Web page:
The C.A.M. Report
Complementary and Alternative Medicine: Fair, Balanced, and to the Point
  • About this web log

    This blog ran from 2006 to 2016 and was intended as an objective and dispassionate source of information on the latest CAM research. Since my background is in pharmacy and allopathic medicine, I view all CAM as advancing through the development pipeline to eventually become integrated into mainstream medical practice. Some will succeed while others fail. But all are treated fairly here.

  • About the author

    John Russo, Jr., PharmD, is president of The MedCom Resource, Inc. Previously, he was senior vice president of medical communications at, a complementary and alternative medicine website.

  • Common sense considerations

    The material on this weblog is for informational purposes. It is not medical advice or counsel. Be smart, consult your health professional before using CAM.

  • Recent Posts

  • Recent Comments

    Evidence for acupuncture to treat cancer-related fatigue

    acupunctureMan1111-150x150Researchers at the Korea Institute of Oriental Medicine, Daejeon, South Korea, reviewed the evidence for treatment.

    And, researchers from the University of Manchester, in the UK reviewed the response to self-needling maintenance treatments.

    First, the details from the Korea Institute of Oriental Medicine.

    • 7 clinical studies met the eligibility criteria.
    • Most were small pilot studies with serious methodological flaws.

    And, the results.

    • Acupuncture or acupuncture in addition to usual care
      • 4 studies showed effectiveness of over sham acupuncture, usual care alone, enhanced usual care, or no treatment to alleviate cancer-related fatigue.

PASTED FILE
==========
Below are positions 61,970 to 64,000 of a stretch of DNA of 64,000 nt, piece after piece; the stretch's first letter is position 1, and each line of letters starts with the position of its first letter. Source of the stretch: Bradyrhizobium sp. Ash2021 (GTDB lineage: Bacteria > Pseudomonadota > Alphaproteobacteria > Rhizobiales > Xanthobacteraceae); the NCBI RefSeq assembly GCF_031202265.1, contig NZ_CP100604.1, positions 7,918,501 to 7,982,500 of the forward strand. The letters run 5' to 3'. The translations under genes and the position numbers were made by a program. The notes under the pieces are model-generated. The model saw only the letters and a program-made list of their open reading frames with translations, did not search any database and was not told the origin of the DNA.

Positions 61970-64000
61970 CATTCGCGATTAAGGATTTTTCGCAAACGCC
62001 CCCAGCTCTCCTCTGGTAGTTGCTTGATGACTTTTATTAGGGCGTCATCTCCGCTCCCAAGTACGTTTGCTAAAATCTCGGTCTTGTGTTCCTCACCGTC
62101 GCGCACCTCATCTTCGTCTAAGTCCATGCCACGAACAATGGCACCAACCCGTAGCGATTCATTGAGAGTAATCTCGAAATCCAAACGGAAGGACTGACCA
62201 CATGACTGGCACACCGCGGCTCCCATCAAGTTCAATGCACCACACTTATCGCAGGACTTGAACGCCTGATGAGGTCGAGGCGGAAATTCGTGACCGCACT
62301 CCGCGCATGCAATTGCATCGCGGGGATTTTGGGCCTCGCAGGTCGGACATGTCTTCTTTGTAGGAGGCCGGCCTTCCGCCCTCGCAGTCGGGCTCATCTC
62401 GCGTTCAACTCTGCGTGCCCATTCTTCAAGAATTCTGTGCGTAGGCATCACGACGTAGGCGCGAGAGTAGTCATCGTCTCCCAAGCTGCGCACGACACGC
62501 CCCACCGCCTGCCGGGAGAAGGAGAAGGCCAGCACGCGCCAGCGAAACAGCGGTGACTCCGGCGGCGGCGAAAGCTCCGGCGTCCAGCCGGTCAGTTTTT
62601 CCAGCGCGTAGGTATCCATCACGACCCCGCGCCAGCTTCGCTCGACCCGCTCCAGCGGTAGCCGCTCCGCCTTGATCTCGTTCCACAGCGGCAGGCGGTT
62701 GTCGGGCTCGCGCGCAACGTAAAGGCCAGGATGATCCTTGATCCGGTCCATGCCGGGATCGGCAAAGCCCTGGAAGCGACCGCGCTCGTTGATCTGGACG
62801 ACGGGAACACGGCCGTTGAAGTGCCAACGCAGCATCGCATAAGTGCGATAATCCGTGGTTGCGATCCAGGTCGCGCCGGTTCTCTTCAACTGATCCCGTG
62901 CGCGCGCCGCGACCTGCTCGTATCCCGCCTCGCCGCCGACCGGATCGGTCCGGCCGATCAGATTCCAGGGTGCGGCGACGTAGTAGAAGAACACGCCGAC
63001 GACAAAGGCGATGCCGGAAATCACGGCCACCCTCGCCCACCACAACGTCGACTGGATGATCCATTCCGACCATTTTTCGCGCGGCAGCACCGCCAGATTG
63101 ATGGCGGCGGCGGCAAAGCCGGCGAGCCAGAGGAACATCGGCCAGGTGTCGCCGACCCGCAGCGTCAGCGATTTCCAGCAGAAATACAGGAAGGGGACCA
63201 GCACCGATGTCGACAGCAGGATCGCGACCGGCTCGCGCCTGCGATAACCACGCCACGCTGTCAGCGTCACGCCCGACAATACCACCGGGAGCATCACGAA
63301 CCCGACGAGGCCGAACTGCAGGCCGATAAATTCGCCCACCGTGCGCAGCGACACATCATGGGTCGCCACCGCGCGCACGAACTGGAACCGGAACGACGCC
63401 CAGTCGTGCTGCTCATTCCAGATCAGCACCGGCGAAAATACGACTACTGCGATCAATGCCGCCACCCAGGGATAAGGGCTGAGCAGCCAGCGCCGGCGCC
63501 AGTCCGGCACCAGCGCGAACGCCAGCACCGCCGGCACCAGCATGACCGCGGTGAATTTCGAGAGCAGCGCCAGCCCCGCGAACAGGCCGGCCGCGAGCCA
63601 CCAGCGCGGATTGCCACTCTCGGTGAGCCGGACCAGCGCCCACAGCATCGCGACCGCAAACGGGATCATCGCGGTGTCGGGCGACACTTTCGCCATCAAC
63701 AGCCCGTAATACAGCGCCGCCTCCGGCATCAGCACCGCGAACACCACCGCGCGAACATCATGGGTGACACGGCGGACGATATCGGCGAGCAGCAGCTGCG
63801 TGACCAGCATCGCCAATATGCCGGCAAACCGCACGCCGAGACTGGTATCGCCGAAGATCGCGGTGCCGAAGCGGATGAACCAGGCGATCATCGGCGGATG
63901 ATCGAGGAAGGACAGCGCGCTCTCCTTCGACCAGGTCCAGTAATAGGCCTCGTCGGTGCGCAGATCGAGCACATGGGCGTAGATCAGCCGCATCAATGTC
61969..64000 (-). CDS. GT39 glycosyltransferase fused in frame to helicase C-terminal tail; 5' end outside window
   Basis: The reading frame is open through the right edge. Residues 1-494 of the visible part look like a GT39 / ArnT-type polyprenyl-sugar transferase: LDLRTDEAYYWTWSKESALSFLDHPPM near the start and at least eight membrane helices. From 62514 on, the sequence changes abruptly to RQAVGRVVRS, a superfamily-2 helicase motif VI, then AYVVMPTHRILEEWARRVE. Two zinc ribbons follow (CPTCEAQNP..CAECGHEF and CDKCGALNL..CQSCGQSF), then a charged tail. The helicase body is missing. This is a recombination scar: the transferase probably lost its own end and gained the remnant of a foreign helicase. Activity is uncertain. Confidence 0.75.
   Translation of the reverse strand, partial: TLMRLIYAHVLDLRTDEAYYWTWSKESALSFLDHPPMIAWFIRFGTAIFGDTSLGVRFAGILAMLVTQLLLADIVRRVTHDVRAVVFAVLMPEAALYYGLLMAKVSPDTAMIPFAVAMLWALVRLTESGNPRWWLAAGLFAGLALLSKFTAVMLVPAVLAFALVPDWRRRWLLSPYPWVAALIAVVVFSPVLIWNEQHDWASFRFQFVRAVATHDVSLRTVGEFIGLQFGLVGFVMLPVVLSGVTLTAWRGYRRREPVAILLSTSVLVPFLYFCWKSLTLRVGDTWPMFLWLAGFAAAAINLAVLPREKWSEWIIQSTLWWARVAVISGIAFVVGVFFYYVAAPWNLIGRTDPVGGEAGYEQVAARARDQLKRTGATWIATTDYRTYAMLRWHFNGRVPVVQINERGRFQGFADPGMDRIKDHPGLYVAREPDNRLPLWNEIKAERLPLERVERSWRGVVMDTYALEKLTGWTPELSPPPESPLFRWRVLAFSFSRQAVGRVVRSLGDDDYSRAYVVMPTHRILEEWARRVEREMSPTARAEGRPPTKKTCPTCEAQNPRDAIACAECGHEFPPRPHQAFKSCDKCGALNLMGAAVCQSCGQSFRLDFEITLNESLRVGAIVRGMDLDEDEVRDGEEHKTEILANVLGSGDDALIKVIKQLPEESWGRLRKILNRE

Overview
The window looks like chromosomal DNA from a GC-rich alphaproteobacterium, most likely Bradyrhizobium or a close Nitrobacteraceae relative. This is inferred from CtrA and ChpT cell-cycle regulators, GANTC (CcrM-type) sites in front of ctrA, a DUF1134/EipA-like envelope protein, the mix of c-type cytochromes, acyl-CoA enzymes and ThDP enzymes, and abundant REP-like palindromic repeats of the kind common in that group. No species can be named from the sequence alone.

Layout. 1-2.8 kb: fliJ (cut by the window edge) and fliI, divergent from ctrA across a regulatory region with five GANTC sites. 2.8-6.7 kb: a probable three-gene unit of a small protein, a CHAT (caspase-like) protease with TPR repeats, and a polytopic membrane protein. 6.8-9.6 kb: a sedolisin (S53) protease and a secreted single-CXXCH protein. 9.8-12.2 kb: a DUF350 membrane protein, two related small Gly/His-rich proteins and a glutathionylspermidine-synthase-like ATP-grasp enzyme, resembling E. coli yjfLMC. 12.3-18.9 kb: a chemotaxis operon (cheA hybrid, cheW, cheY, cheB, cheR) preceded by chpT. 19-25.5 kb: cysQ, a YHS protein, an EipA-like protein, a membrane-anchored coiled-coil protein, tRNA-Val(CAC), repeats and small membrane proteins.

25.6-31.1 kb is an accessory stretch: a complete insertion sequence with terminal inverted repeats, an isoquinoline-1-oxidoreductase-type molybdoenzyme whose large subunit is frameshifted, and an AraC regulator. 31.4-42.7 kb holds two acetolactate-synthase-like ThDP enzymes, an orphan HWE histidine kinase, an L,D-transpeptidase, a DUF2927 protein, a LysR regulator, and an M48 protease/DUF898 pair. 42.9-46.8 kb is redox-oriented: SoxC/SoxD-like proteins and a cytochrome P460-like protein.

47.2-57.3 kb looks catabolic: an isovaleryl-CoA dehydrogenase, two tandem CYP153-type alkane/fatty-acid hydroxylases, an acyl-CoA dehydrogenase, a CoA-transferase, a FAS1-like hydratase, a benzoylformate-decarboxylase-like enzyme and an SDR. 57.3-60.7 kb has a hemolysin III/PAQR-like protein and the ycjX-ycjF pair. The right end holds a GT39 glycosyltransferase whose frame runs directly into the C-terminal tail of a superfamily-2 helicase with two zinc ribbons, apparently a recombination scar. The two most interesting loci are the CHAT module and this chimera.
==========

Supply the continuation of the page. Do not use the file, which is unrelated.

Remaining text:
• Acupuncture/electroacupuncture
      • 3 studies showed no effect of over sham treatment.

    The bottom line?

    The authors concluded, “Overall, the quantity and quality of randomized clinical trials included in the analysis were too low to draw meaningful conclusions. Even in the positive trials, it remained unclear whether the observed outcome was due to specific effects of acupuncture/electroacupuncture or nonspecific effects of care.”

    Acupuncturists have written to complain that these acupuncture studies and reviews fail to reflect actual results seen in their practice. This might be true, but I can only report what the medical literature reports.

    Earlier this year researchers at the University of Manchester, in the UK reported that following initial therapist-delivered treatment that was considered effective, “maintenance acupuncture [self-needling] did not yield important improvements beyond those observed [with therapist-delivered acupuncture] after an initial clinic-based course of acupuncture.”

    Of course, maintaining improvement with self-acupuncture vs therapist treatment is a positive outcome for a maintenance study.

    6/3/13 9:01 JR

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